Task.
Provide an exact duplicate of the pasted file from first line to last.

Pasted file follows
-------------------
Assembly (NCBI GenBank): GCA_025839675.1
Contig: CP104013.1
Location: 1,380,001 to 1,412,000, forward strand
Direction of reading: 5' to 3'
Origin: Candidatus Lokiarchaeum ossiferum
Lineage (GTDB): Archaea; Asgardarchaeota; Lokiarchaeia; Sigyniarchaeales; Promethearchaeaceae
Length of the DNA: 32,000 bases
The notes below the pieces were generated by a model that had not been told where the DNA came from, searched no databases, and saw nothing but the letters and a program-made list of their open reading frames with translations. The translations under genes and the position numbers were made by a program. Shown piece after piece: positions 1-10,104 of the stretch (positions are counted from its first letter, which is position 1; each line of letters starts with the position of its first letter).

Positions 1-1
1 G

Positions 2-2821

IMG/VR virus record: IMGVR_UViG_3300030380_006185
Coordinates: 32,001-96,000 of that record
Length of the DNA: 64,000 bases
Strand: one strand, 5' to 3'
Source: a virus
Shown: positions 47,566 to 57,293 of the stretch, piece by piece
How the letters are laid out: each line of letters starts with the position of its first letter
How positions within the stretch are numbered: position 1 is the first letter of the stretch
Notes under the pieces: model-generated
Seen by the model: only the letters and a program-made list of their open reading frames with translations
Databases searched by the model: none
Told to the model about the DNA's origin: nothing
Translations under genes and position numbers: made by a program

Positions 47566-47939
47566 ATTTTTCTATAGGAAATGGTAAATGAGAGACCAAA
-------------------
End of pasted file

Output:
Assembly (NCBI GenBank): GCA_025839675.1
Contig: CP104013.1
Location: 1,380,001 to 1,412,000, forward strand
Direction of reading: 5' to 3'
Origin: Candidatus Lokiarchaeum ossiferum
Lineage (GTDB): Archaea; Asgardarchaeota; Lokiarchaeia; Sigyniarchaeales; Promethearchaeaceae
Length of the DNA: 32,000 bases
The notes below the pieces were generated by a model that had not been told where the DNA came from, searched no databases, and saw nothing but the letters and a program-made list of their open reading frames with translations. The translations under genes and the position numbers were made by a program. Shown piece after piece: positions 1-10,104 of the stretch (positions are counted from its first letter, which is position 1; each line of letters starts with the position of its first letter).

Positions 1-1
1 G

Positions 2-2821

IMG/VR virus record: IMGVR_UViG_3300030380_006185
Coordinates: 32,001-96,000 of that record
Length of the DNA: 64,000 bases
Strand: one strand, 5' to 3'
Source: a virus
Shown: positions 47,566 to 57,293 of the stretch, piece by piece
How the letters are laid out: each line of letters starts with the position of its first letter
How positions within the stretch are numbered: position 1 is the first letter of the stretch
Notes under the pieces: model-generated
Seen by the model: only the letters and a program-made list of their open reading frames with translations
Databases searched by the model: none
Told to the model about the DNA's origin: nothing
Translations under genes and position numbers: made by a program

Positions 47566-47939
47566 ATTTTTCTATAGGAAATGGTAAATGAGAGACCAAA